Commit 19bc03ef authored by Philip Withnall's avatar Philip Withnall

docs: Minor wording improvements in GConvert documentation

Fix capitalisation of GLib, make some text less gender-specific, and add
some missing colons.
Signed-off-by: Philip Withnall's avatarPhilip Withnall <withnall@endlessm.com>

https://bugzilla.gnome.org/show_bug.cgi?id=790698
parent ad6afd0f
......@@ -89,31 +89,31 @@
* Hex code: 50 72 65 73 65 6e 74 61 63 69 c3 b3 6e 2e 73 78 69
* ]|
* Glib uses UTF-8 for its strings, and GUI toolkits like GTK+ that use
* Glib do the same thing. If you get a file name from the file system,
* GLib do the same thing. If you get a file name from the file system,
* for example, from readdir() or from g_dir_read_name(), and you wish
* to display the file name to the user, you will need to convert it
* into UTF-8. The opposite case is when the user types the name of a
* file he wishes to save: the toolkit will give you that string in
* file they wish to save: the toolkit will give you that string in
* UTF-8 encoding, and you will need to convert it to the character
* set used for file names before you can create the file with open()
* or fopen().
*
* By default, Glib assumes that file names on disk are in UTF-8
* By default, GLib assumes that file names on disk are in UTF-8
* encoding. This is a valid assumption for file systems which
* were created relatively recently: most applications use UTF-8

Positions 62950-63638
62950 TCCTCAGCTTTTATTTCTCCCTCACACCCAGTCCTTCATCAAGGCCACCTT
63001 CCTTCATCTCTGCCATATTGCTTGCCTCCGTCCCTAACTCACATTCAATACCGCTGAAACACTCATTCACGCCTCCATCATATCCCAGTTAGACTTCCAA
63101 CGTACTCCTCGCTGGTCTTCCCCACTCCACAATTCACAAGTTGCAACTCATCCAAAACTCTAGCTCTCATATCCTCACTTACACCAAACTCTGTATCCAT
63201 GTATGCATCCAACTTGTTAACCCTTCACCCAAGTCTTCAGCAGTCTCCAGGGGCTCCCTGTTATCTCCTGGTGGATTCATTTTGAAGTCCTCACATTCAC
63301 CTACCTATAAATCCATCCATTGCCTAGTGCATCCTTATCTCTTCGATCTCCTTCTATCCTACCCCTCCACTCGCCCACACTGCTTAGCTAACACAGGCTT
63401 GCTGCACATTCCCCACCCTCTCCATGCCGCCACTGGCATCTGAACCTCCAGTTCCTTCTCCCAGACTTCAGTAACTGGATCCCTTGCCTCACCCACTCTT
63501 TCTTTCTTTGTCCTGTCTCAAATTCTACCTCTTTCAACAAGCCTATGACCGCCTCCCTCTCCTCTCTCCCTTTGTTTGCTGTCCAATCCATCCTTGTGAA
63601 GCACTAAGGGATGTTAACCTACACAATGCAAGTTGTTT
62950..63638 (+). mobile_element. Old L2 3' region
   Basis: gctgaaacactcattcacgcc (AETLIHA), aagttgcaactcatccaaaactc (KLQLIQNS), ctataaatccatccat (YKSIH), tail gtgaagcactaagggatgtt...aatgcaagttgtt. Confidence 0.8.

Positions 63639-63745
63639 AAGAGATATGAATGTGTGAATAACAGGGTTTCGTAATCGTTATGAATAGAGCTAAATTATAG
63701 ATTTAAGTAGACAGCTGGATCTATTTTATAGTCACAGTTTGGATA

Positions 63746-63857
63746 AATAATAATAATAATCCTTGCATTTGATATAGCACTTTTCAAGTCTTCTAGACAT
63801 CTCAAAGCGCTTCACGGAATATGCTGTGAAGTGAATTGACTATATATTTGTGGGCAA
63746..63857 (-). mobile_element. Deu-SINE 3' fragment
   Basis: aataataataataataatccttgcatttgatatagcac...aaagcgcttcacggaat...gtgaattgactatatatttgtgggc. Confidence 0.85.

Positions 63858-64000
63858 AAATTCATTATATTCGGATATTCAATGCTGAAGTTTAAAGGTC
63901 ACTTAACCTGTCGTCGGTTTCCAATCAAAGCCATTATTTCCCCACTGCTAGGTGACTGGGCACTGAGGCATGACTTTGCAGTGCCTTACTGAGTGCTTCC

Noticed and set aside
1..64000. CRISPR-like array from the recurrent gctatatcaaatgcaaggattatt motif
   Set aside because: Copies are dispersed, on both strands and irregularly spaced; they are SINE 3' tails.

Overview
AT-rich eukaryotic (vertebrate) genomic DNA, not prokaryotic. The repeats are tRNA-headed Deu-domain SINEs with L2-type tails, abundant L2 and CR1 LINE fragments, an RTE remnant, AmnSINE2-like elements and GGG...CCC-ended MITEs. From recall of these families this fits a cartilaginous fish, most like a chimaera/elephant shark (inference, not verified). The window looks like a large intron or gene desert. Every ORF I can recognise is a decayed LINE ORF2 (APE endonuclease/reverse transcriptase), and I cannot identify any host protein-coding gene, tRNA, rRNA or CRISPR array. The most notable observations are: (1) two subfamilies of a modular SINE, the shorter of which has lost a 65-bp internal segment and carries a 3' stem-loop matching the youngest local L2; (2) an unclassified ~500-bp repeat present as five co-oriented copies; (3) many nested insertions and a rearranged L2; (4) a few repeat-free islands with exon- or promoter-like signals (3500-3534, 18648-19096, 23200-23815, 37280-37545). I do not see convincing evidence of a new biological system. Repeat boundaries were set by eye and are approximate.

* encoding for their strings, and that is also what they use for
* the file names they create. However, older file systems may
* still contain file names created in "older" encodings, such as
* ISO-8859-1. In this case, for compatibility reasons, you may want
* to instruct Glib to use that particular encoding for file names
* to instruct GLib to use that particular encoding for file names
* rather than UTF-8. You can do this by specifying the encoding for
* file names in the [`G_FILENAME_ENCODING`][G_FILENAME_ENCODING]
* environment variable. For example, if your installation uses
* ISO-8859-1 for file names, you can put this in your `~/.profile`
* ISO-8859-1 for file names, you can put this in your `~/.profile`:
* |[
* export G_FILENAME_ENCODING=ISO-8859-1
* ]|
* Glib provides the functions g_filename_to_utf8() and
* GLib provides the functions g_filename_to_utf8() and
* g_filename_from_utf8() to perform the necessary conversions.
* These functions convert file names from the encoding specified
* in `G_FILENAME_ENCODING` to UTF-8 and vice-versa. This
......@@ -579,7 +579,7 @@ g_convert (const gchar *str,
* for the @len parameter is unsafe)
* @to_codeset: name of character set into which to convert @str
* @from_codeset: character set of @str.
* @fallback: UTF-8 string to use in place of character not
* @fallback: UTF-8 string to use in place of characters not
* present in the target encoding. (The string must be
* representable in the target encoding).
* If %NULL, characters not in the target encoding will
......
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